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Tapeworm in Dogs: Symptoms & Treatment

3 min read

Worms and dog parasites can affect our furry friends so it’s important to know the difference between them and what they can mean for your dog. In this article, we’re looking at tapeworm in dogs, what it is and how it can be treated.

What is tapeworm infection in dogs?

Tapeworms are a long, flat intestinal parasite that is common in dogs. These worms are segmented, and each part is about the size of a grain of rice. These segments attach to the walls of your dog’s gut using their ‘hooks’. 

How is tapeworm in dogs spread?

Tapeworm is spread through infected fleas. These fleas carry the tapeworm larvae which, if your dog ingests, will grow into a tapeworm. This might happen if your dog is grooming themself. 

Is tapeworm infection in dogs common?

Tapeworm is pretty common in dogs due to how easily it’s spread. Fleas can be controlled with flea prevention products, but it’s a possibility that your dog will pick up a flea while out and about and ingest an inflected flea just through everyday grooming. 

A tapeworm infestation is easily treatable but can be a bigger cause for concern with immunocompromised dogs. If your dog falls into this category make sure to contact your vet for advice.

Symptoms of dog tapeworms

If you’re concerned that your dog might have tapeworm, it’s a good idea to contact your vet. See the typical signs (or symptoms) of tapeworm in dogs below so you’re aware of what to look for.

Segments of the tapeworm in dog poop

You won’t see a full tapeworm (4-8 inches) in your dog’s poop – you’re more likely to see tapeworm segments. This could be in their poop, on the fur around their anus, or on their bed.

Weight loss

Weight loss is only seen in severe cases or heavy infestations, but can be a sign of tapeworm in dogs. This can be alongside eating normally.

Scooting or licking

Another sign could be your dog might be scooting their bottom along the floor. They might also lick their behind.


Sometimes, a long tapeworm can cause dog vomiting. This is rare but you may notice segments or a whole tapeworm in their vomit.

Diagnosing tapeworm infection in dogs

Your vet might ask for a dog poop sample. They will often look at the sample under a microscope, and may be able to see tapeworm eggs or segments, confirming the diagnosis.

It’s always important to contact your vet if you’re concerned so you can get the right treatment for tapeworm in dogs.

Tapeworm treatment in dogs

The good news is that tapeworm is usually easy to treat with deworming medication. There are a number of options available, including tablets or spot-ons, and your vet will advise you on the best choice for your dog.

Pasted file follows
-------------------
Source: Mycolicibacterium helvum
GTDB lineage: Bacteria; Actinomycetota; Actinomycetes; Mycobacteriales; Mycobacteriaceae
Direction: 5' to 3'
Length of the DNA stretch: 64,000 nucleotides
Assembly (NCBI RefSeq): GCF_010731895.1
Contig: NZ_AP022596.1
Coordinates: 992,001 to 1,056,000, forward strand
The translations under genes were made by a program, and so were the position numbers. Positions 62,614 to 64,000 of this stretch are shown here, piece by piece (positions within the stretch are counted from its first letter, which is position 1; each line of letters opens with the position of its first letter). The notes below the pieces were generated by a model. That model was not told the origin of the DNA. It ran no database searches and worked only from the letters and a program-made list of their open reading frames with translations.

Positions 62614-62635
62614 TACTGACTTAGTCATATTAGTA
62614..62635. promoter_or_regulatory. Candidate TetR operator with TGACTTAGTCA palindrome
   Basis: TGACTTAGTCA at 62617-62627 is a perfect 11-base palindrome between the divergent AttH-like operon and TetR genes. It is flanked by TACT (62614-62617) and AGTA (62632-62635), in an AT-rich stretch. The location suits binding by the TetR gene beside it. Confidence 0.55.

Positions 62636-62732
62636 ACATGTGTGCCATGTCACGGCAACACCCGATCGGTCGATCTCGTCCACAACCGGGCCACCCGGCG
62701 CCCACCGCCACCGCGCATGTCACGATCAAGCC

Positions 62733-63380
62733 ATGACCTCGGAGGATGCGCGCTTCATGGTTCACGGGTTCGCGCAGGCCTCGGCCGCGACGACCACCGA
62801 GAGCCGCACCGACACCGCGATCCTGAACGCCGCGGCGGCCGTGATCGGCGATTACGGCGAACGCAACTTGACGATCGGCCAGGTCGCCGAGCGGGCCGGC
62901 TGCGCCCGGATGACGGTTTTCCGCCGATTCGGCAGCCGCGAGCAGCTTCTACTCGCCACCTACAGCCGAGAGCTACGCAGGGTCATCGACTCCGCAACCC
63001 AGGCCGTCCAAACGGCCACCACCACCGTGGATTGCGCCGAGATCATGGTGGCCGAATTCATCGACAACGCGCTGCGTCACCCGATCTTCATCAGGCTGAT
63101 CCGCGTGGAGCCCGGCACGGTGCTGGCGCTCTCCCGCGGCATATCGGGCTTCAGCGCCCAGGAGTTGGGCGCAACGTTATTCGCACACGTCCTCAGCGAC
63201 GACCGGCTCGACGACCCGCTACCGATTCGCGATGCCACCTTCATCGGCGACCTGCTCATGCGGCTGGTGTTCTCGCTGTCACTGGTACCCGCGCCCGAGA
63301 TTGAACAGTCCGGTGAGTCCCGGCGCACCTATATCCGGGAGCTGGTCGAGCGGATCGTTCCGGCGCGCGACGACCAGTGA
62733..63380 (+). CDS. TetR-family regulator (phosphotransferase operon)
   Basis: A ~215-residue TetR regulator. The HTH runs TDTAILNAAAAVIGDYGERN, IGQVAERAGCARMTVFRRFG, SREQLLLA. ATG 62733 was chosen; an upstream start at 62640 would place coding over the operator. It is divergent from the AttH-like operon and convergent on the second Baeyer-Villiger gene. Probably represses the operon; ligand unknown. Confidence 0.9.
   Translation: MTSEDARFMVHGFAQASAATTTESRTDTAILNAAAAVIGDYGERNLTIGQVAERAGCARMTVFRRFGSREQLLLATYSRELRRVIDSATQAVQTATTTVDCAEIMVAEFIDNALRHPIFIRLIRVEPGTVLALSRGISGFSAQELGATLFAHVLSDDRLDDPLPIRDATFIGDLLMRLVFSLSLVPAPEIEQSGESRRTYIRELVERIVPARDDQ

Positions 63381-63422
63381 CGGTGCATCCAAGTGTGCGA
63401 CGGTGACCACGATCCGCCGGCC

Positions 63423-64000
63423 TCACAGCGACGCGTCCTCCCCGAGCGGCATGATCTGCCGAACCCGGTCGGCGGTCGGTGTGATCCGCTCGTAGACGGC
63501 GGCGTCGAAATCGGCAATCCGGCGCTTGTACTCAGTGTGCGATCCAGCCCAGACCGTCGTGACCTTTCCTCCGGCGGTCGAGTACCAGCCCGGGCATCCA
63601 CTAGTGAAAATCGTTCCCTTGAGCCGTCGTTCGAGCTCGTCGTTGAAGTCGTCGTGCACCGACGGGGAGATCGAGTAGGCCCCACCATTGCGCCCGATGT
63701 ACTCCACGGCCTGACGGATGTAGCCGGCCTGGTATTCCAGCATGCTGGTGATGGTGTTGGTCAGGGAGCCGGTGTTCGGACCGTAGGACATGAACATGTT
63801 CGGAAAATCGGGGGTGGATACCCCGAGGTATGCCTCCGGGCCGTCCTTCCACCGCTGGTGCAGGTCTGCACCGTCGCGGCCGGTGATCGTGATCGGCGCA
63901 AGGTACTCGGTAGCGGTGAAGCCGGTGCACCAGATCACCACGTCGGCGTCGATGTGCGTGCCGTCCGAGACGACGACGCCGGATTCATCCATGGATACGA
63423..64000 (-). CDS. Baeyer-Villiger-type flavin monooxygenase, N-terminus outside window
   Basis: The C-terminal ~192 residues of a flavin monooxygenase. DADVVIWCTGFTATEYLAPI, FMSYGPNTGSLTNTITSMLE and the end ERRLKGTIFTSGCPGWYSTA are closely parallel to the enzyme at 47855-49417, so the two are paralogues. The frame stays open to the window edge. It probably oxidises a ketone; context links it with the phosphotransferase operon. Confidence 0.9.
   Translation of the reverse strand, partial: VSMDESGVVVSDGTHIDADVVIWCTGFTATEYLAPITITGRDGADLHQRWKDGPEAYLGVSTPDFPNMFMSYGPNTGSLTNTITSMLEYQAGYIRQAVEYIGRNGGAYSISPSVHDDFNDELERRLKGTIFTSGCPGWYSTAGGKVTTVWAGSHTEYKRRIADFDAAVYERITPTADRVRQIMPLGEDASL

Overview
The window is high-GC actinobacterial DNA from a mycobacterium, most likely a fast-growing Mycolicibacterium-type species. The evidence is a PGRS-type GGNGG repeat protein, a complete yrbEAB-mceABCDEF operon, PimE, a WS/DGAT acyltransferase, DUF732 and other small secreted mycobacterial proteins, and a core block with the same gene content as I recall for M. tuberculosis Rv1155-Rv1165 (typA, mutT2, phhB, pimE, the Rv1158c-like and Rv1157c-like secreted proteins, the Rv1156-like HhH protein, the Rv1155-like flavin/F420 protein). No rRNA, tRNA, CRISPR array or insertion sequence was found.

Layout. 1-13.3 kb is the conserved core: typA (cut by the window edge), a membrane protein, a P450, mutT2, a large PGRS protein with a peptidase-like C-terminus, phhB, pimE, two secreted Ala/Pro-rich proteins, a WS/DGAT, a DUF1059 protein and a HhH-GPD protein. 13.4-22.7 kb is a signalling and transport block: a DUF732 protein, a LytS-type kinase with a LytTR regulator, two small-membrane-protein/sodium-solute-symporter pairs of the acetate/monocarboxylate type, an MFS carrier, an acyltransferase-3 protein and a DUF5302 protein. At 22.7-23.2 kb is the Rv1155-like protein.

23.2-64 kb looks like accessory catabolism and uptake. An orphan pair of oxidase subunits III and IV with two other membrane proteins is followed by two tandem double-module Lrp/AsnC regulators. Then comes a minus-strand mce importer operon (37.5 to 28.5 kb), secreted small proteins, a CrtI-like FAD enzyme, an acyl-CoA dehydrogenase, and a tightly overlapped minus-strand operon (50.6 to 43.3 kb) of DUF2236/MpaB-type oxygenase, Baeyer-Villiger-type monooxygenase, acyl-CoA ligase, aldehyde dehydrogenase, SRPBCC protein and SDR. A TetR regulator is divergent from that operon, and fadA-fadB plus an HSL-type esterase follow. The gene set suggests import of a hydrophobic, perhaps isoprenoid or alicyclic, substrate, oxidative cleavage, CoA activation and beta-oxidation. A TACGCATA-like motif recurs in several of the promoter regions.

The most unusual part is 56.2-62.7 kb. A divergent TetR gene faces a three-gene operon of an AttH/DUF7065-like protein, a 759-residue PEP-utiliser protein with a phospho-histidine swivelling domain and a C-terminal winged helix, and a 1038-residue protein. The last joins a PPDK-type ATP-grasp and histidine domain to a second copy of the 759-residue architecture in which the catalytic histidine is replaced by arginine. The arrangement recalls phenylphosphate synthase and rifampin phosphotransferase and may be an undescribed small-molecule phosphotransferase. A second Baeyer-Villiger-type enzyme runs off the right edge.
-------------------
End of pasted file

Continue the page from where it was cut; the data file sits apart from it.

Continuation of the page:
It’s important to get tapeworm treated otherwise it can lead to health issues and an infected dog also risks contaminating the environment, and so continuing the lifecycle. 

How to prevent tapeworm in dogs

Tapeworm in dogs is relatively common, so it is important to take steps to try and prevent it. Here are some simple precautions you can take:

Flea prevention medication

The flea and tapeworm lifecycles are closely linked, so controlling fleas helps to prevent tapeworm infestation. There are lots of options available, including tablets, spot-ons or sprays.

Watch your dog closely

Tapeworm can be spread by eating infected prey (mainly rabbits and other rodents), so make sure they don’t scavenge when out and about.

Clean up after your pet

Tapeworm is spread by swallowing an infected flea or rodent but as a responsible owner, it is important to clear up your dog’s poop.

Start a de-worming plan

This should be in place from when your dog is a puppy. It’s best to speak to your vet to tailor a plan to your dog’s individual requirements.

My dog has tapeworm, can I get them?

Although rare, it is possible for a human to get tapeworm from their dog. This can either be by direct transmission or by accidentally eating an infected flea.

Can tapeworms be passed from cat to dog?

Tapeworm cannot be directly passed from dog to cat (or any other pet). In order to be infected by tapeworm, they have to ingest what is known as an intermediate host - in other words the host flea (or rodent). So, if a dog or cat is infected, they won’t pass tapeworm directly to another pet. However, if 2 dogs (or cats) are grooming each other, they could ingest an infected flea from each other’s fur. 

We hope this article on tapeworm in dogs was helpful. Tapeworm can be a bit worrying, but it is a common worm in dogs that can be treated –contact your vet for advice. Next, make sure to check out our article on ringworm in dog for more information.